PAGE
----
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State v. Montgomery

Court of Appeals of Ohio, Second District

July 12, 2013

STATE OF OHIO Plaintiff-Appellee
v.
CLIFTON MONTGOMERY Defendant-Appellant

(Criminal Appeal from (Common Pleas Court) Trial Court Case No. 2010-CR-4028

MATHIAS H. HECK, JR., by MICHELE D. PHIPPS, Atty. Reg. #0069829, Montgomery County Prosecutor's Office, Appellate Division, Montgomery County Courts Building, Attorney for Plaintiff-Appellee.

DARRELL L. HECKMAN, Atty. Reg. #0002389, Harris, Meyer, Heckman & Denkewalter, One Monument Square, Attorney for Defendant-Appellant.

OPINION

HALL, J.

{¶ 1} Clifton Montgomery appeals his conviction for felonious assault with a deadly weapon and the imposition of court costs. He contends that the trial court admitted inadmissible hearsay; permitted the prosecutor, during cross examination, to ask an improper line of questions; and permitted the prosecutor, during closing arguments, to vouch for the credibility of a witness. These contentions are meritless. Montgomery also contends that the trial court should not have imposed court costs on him. This contention has merit. We therefore affirm in part and reverse in part and remand.

I. Facts and Evidence

{¶ 2} At trial, the victim, Montgomery's girlfriend Tierra Montgomery (no relation), testified about what happened. Around 4 a.m., on December 18, 2010, Clifton Montgomery called her and asked if he could come to her apartment, and she told him that she would call him when she got home. Tierra arrived at her apartment around 5 a.m. She found her cousin Destiny Gregory asleep in the living room. Tierra called Clifton Montgomery and when he arrived around 5:15 a.m. they went to her bedroom and started listening to music. Not long after, Clifton Montgomery said to Tierra, "'You smell like sex and perfume.'" (Tr. 36). She responded, "'How do I smell like sex and perfume and I've been over at my sister's house?'" (Id.). Then things turned ugly. Clifton Montgomery punched Tierra twice in the face. Pinning her on the bed, he pulled out a big knife. When Tierra tried to grab the knife, she cut her hand. She was also cut on her shoulder. As they struggled, Tierra screamed for her cousin. Gregory testified that she heard Tierra's frightened screams and that they scared her. Gregory walked to Tierra's room and slowly opened the door. She saw Clifton Montgomery poised over Tierra with a big knife in his hand. After unsuccessfully trying to persuade him to leave, Gregory went to the living room and used her cell phone to call 911. While she was talking to the 911 operator, Tierra managed to escape from Clifton. She ran into the living room crying and screaming. Clifton came out yelling and left the apartment. All of this was recorded by the 911 operator and played at trial. When the police arrived, Tierra told them what had happened and who had done it. She told the police that Clifton lived in his parent's house-only about a block away from her apartment. The police found the appellant there and arrested him. A police officer testified that Clifton Montgomery had told the police that he had been home all night. Another officer, Mark Orick, testified that he heard his sergeant ask Clifton Montgomery's mother, Edwina Adams, whether Clifton had been home all evening and that Adams said she did not know.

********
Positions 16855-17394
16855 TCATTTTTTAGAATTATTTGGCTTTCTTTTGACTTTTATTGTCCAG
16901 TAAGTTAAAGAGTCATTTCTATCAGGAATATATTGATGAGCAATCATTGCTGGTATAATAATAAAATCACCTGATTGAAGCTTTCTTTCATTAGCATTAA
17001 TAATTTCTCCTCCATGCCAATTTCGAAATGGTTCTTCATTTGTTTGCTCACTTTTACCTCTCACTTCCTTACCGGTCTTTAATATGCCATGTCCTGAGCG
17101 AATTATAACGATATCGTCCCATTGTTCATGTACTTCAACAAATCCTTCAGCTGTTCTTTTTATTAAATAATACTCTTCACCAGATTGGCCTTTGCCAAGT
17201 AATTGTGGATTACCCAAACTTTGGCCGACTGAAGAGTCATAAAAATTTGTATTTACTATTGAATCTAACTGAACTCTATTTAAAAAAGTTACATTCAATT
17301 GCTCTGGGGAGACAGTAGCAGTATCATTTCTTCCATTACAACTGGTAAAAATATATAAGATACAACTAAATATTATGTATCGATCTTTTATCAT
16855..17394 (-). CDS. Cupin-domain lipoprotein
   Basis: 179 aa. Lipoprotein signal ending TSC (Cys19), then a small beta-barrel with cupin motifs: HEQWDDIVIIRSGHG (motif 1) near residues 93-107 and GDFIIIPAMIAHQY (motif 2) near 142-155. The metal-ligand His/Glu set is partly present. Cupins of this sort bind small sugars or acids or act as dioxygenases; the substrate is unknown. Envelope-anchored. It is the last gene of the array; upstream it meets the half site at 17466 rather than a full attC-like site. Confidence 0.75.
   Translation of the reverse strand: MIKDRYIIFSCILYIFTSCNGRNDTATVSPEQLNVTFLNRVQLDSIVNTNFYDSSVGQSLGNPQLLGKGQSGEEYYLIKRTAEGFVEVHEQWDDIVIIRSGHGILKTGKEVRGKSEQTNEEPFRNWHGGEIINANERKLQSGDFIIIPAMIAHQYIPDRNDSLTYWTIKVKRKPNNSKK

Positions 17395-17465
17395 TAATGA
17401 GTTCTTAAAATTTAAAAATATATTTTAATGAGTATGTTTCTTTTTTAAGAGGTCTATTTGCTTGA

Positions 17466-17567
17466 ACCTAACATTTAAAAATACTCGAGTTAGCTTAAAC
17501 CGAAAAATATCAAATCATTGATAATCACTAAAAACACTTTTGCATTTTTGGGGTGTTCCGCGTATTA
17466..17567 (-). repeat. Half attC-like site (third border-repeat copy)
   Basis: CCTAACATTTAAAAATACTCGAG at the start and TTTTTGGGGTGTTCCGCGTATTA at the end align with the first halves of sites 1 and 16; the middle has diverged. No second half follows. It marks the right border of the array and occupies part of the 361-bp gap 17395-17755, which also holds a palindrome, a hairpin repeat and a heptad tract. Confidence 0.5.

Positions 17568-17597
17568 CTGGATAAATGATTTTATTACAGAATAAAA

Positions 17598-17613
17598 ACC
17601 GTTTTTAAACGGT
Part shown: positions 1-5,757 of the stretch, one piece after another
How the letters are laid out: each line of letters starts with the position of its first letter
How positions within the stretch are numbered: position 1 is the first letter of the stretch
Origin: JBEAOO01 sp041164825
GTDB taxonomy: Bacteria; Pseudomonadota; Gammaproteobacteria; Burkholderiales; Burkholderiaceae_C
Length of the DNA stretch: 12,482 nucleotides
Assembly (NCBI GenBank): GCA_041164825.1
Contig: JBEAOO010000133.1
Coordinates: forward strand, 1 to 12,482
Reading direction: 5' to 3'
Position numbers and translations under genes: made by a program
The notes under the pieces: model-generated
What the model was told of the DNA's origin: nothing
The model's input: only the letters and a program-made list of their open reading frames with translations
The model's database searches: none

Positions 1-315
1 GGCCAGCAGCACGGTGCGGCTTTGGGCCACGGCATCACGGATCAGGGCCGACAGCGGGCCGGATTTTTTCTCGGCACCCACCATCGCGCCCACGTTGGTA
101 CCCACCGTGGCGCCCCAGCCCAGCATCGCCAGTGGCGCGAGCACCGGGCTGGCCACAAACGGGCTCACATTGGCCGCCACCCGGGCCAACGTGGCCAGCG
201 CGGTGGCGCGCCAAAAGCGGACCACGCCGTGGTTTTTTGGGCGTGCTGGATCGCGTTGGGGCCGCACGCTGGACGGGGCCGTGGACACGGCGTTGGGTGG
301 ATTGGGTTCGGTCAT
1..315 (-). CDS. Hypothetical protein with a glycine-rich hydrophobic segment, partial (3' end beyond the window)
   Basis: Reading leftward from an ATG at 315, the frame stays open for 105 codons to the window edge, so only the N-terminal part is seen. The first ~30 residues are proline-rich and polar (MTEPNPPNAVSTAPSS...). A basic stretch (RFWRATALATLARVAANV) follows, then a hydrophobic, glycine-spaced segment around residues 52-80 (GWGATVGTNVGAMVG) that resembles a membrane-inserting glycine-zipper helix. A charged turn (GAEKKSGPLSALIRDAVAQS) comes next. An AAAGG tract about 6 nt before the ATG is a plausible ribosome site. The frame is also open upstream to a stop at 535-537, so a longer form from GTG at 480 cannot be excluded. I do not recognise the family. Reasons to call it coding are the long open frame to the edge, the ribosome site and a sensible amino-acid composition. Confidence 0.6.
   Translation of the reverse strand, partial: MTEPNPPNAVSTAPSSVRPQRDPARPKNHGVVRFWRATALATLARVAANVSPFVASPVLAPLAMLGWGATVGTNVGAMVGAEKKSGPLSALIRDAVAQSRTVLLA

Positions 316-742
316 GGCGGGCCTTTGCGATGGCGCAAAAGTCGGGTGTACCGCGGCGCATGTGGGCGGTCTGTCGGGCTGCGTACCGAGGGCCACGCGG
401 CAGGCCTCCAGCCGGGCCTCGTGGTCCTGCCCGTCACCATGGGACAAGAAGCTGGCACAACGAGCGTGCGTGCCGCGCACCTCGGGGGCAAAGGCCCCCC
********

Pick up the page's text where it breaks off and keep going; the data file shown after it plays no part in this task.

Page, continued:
{¶ 3} The appellant presented alibi testimony from three people. His mother testified that Clifton was home when she went to bed around 11:30 p.m. She said that she did not see him again until the police arrived. Clifton's father, Clifton Montgomery, Sr., testified that the last time he saw his son was around 4:30 a.m. LiLica Williams, the mother of one of the appellant's children, testified that she spent the night in Clifton's parent's house with him. She said that the only place he went that night was outside to smoke.

{¶ 4} On the jury's guilty verdict, the trial court entered a judgment of conviction, which imposed court costs on him as required by R.C. 2947.23.

{¶ 5} Montgomery appealed.

II. Review

{¶ 6} Montgomery assigns four errors to the trial court. He alleges that the court erred by imposing court costs on him; by admitting the 911-call recordings and Officer Orick's testimony about what his mother said; by permitting the prosecutor, on cross examination, to ask his mother about his children and their mothers; and by permitting the prosecutor, during closing arguments, to vouch for the credibility of Destiny Gregory.

A. Imposition of Court Costs

{¶ 7} The first assignment of error alleges that the trial court erred by imposing court costs because at the sentencing hearing the trial judge did not tell him that it would do this. The state concedes that this is reversible error. We agree.

{¶ 8} "Despite the fact that former R.C. 2947.23 (like current R.C. 2947.23(A)) requires a judge to assess costs against all convicted criminal defendants, * * * 'waiver of [the payment of] costs is permitted but not required if the defendant is indigent.'" State v. Joseph, 125 Ohio St.3d 76, 2010-Ohio-954, 926 N.E.2d 278, ¶ 11, quoting State v. White, 103 Ohio St.3d 580, 2004-Ohio-5989, 817 N.E.2d 393, ¶ 14. If the judge fails to orally notify a defendant that it is imposing court costs on him, the defendant is "denied the opportunity to claim indigency and to seek a waiver." Id. at ΒΆ 22. The failure is ...


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